At the hostel, we met a kid named Mica who's from the Netherlands. We wound up hanging out with him a lot and really getting to know him, and he was telling us all about where he lives. We actually just booked a trip to head over by him for a weekend, and to Belgium too, for the end of November. It's incredible how many cool people you meet in hostels!

Coolest sand castle I've EVER seen!
Church in the center of Valencia

Wednesday, September 21, 2011

First Encounter With Madrid

I'm sorry that I'm updating this blog so sparingly, but I'm sure you guys are understanding of the fact that I have a million different things going on at once while I'm over here!

My host family is still absolutely amazing. My host mom and I have had some super personal conversations lately, and it made me realize how much host families really let you into their personal lives. For most of them, their house and their families are all they have. It's not like in America where you have a house in upstate NY, maybe somewhere in Florida, or anything like that. This is their house, their ONLY house, and it is a very valued possession of theirs. Not only do they give you an inside look at their home, but they let you live in it, and become a part of their lives. My mom has really opened up to me about things that happened in her past, and I've done the same as well. If this sort of thing kinda creeps you out, by all means you don't have to do it! But for me, I love to talk, I love to learn about other people and about what makes them who they are, and my host mom is giving me the opportunity to really get to know her and become a part of her life.

So I must tell you all about my first encounter with the beautiful city of Madrid. First off, as I mentioned in my previous post, Madrid is about half an hour away by train which is awesome. My friends and I decided we were going to spend a whole day/night there. The trains are kind of confusing I'm not going to lie, there are so many different trains at the station when you walk in and I'm just used to the Long Island Rail Road, having one train to wait for and not having to think much about it. But thankfully, my friends had a much better idea of what to do than I did. Anyways, we walked around the Puerta del Sol area in Madrid for a few hours, where you can find a LOT of different kinds of entertainment. Anything ranging from clowns and jokes, to people dressed up as dogs laying around on the ground. There was actually a guy blowing giant bubbles, bigger than your body, and trapping people in them and stuff. Seeing Madrid was such a cool experience for me, because I'm so used to New York City. As many of you know, you have to constantly be walking fast, no one pays attention to any of the entertainment that you pass on the streets, and I feel like everyone is just angry about tourists! But my friends and I were walking at a snail's pace, taking in everything around us, stopping to watch stuff as we pleased, and NOT getting yelled at by people behind us! It was rather refreshing.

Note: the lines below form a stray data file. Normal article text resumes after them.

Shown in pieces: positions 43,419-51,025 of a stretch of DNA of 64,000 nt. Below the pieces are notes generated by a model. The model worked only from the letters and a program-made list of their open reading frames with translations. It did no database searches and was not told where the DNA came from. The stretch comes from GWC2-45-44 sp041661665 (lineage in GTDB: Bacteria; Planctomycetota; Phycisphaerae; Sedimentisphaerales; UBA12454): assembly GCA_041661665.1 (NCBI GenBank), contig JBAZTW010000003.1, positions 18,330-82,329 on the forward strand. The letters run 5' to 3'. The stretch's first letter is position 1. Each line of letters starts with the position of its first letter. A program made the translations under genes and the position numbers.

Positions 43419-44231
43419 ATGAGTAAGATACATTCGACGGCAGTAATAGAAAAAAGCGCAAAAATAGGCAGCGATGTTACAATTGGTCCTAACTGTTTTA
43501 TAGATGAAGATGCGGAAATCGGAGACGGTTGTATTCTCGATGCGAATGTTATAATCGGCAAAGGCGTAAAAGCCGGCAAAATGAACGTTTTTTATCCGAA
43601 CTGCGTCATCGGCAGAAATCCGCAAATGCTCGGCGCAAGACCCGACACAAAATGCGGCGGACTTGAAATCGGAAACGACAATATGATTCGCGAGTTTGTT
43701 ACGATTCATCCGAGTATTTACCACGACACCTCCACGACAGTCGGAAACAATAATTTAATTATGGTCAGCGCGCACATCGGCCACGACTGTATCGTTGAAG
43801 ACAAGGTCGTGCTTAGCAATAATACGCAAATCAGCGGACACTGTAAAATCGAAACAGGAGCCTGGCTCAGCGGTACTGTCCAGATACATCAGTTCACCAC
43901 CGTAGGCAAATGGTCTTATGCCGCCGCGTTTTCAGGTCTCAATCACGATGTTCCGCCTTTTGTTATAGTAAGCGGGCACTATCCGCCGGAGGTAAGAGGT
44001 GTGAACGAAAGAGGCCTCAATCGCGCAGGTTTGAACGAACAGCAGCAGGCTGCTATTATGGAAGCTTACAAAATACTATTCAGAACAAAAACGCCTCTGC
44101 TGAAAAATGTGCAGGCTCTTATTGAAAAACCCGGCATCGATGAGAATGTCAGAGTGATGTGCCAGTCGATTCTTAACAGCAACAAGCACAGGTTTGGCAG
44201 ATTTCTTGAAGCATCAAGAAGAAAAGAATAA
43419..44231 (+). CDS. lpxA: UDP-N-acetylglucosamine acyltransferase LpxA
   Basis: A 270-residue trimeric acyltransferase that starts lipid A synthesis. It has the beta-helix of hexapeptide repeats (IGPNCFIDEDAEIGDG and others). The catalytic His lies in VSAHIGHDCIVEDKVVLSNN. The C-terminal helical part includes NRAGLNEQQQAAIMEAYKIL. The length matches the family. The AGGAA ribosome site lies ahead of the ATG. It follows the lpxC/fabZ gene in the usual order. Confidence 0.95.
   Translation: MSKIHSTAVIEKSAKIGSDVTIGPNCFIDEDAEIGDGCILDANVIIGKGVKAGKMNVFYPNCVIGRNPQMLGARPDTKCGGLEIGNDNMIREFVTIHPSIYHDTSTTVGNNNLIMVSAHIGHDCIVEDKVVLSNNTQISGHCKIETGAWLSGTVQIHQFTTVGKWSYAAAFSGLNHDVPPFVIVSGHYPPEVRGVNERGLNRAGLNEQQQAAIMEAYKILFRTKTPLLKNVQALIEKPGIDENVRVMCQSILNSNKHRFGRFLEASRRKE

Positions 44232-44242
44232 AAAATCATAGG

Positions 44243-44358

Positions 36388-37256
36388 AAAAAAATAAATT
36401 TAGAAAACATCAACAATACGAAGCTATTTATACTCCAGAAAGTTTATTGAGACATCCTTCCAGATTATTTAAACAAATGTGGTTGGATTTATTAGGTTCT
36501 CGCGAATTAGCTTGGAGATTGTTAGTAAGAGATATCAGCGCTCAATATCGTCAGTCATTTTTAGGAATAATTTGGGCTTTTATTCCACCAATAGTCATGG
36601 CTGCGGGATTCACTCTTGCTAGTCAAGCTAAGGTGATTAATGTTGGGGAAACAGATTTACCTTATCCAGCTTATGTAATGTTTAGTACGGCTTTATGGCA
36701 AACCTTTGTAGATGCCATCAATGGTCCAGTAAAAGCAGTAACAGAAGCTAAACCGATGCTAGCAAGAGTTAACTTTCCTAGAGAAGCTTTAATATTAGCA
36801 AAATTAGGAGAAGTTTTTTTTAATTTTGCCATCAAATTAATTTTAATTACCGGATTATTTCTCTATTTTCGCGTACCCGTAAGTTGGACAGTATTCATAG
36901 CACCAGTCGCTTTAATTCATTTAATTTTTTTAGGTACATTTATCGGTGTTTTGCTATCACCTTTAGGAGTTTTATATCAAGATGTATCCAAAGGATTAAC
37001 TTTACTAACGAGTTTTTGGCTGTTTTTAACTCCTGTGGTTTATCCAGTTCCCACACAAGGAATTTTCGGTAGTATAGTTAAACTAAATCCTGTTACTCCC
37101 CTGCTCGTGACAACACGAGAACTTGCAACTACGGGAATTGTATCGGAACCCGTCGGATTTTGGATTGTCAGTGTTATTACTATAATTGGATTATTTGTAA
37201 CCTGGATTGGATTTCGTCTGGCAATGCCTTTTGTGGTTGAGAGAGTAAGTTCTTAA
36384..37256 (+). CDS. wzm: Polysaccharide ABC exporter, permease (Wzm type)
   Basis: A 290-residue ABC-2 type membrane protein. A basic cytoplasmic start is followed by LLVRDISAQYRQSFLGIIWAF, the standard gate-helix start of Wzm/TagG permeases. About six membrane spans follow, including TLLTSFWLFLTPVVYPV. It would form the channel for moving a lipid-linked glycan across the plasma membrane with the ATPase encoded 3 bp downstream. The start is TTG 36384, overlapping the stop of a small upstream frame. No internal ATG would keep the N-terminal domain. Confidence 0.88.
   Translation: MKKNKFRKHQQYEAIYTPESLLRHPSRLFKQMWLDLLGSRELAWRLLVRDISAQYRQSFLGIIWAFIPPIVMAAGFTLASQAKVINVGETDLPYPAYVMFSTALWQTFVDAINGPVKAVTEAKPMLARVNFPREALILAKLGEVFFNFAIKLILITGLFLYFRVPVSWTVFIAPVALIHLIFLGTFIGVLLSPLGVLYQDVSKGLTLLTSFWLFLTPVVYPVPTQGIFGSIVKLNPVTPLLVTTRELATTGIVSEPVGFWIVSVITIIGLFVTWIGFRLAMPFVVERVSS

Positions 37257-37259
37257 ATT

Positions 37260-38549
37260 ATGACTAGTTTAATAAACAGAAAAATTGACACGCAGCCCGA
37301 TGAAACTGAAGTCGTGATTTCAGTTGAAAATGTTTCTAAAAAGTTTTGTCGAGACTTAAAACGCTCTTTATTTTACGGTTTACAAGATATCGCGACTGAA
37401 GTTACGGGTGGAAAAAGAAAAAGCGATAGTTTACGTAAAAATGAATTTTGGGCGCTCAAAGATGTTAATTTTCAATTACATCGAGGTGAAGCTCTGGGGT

At night, we decided to go to a club called Kapital, which is actually really famous in Madrid (known for its tourist visitors). It's a seven-story night club, each with a different genre of music on every floor. They even had live entertainment at certain points in the night, and they blast the crowd with a cool air mist every once in a while. It was absolutely AMAZING! Nothing like the night life in New York, not even in NYC! Everyone was having an awesome time, everyone was dancing, and the place itself was absolutely gorgeous. After we left, we had decided to stay in a hostel. This happened to by my first experience ever with a hostel, and I didn't know what to expect. We booked a 19-bed room which is considered really big. The beds were all bunked; it kind of reminded me like a college dorm room. But the hostel we stayed at, Cat's Hostel, is a 'youth hostel' and is geared towards the younger crowd. They have a lot of events that they organize to get people together, so if you guys are ever interested in meeting new people and staying over in Madrid, definitely check out Cat's Hostel. It was super cheap too. We met a few people from France, someone from Germany, and a girl from Malaysia who we actually wound up inviting out with us! Hostels are definitely places unlike any other, but the concept is awesome. My friends and I loved Madrid so much that we're actually going back tomorrow night, so maybe I'll have more stories for next time :)

                                            Walking around Madrid

Cat's Hostel

Saturday, September 10, 2011

First Week In Alcalá!